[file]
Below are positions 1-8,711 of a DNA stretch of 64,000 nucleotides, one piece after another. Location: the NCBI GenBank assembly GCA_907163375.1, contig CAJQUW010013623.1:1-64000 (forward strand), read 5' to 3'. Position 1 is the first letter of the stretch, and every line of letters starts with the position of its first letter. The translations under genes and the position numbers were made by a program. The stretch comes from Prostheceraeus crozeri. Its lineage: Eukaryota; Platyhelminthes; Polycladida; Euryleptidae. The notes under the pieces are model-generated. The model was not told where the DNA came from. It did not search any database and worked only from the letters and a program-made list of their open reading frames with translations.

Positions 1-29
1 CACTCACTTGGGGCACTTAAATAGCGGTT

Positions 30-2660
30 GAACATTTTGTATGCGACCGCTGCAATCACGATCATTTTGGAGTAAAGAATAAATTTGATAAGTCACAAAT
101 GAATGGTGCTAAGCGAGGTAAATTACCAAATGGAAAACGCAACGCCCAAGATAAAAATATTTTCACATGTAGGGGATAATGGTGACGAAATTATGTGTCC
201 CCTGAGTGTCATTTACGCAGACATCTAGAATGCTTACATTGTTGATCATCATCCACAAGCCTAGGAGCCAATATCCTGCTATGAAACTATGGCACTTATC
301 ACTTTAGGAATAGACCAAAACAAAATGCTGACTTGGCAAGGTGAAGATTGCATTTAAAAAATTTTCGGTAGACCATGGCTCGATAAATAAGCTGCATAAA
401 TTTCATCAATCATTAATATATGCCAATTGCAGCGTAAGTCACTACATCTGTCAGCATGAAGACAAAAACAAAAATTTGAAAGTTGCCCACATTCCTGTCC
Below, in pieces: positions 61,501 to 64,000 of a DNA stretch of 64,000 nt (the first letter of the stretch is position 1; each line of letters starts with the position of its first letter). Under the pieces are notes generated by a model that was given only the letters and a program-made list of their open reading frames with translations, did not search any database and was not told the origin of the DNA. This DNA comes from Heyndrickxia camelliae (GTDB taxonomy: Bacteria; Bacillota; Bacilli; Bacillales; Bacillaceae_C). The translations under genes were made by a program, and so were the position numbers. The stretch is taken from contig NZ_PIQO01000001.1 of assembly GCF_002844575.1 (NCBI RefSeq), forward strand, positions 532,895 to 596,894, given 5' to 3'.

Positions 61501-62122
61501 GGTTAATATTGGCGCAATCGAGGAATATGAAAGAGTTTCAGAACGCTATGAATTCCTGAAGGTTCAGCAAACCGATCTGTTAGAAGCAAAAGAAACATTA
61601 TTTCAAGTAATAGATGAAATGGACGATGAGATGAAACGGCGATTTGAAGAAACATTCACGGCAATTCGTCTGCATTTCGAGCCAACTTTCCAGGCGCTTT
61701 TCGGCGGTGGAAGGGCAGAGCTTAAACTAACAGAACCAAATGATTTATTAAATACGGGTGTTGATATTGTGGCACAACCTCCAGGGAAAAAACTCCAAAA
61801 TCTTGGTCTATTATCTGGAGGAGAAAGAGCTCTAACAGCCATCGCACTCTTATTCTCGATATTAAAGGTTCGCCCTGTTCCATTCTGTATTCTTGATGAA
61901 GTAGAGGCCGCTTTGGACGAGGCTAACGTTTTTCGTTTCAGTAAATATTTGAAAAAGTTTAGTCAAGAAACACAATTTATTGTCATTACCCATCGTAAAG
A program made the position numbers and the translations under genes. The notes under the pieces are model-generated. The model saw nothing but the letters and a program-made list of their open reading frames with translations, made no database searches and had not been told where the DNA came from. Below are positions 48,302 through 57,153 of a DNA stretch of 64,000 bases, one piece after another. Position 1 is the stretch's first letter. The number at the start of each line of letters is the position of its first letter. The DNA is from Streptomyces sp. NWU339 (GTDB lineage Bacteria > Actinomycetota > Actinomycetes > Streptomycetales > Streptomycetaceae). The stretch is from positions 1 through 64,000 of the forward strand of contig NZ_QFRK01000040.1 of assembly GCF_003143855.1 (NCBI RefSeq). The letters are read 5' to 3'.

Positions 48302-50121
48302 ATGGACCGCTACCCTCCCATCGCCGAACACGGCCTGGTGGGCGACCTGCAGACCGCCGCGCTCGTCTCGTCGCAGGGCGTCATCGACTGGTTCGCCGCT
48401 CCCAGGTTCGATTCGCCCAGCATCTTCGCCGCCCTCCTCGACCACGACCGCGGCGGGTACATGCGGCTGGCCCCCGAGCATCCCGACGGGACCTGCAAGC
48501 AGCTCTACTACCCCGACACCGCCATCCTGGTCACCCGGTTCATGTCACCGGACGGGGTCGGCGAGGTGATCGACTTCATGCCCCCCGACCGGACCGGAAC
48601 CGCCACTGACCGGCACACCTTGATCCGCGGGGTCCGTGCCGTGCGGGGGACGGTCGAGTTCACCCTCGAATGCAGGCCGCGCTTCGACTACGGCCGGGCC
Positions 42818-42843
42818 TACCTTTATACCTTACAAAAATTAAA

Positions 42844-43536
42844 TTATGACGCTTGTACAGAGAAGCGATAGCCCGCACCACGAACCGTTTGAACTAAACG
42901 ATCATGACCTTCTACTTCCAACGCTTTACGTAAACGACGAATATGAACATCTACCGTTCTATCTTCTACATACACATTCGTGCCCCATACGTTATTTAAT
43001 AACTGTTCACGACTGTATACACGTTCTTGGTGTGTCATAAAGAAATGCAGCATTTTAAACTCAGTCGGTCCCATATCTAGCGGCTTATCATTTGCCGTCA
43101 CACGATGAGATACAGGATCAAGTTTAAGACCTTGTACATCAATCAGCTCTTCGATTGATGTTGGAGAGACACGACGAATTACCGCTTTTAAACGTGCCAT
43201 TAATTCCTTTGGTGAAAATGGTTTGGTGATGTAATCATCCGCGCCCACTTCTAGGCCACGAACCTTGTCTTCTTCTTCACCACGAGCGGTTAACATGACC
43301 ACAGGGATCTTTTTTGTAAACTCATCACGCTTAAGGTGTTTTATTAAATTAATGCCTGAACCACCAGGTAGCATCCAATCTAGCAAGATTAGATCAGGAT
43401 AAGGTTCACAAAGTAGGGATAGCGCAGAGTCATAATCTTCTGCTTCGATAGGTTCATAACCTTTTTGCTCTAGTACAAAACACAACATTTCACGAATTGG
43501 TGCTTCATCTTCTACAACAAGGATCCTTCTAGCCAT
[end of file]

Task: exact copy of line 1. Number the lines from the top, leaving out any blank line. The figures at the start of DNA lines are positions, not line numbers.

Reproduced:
Below are positions 1-8,711 of a DNA stretch of 64,000 nucleotides, one piece after another. Location: the NCBI GenBank assembly GCA_907163375.1, contig CAJQUW010013623.1:1-64000 (forward strand), read 5' to 3'. Position 1 is the first letter of the stretch, and every line of letters starts with the position of its first letter. The translations under genes and the position numbers were made by a program. The stretch comes from Prostheceraeus crozeri. Its lineage: Eukaryota; Platyhelminthes; Polycladida; Euryleptidae. The notes under the pieces are model-generated. The model was not told where the DNA came from. It did not search any database and worked only from the letters and a program-made list of their open reading frames with translations.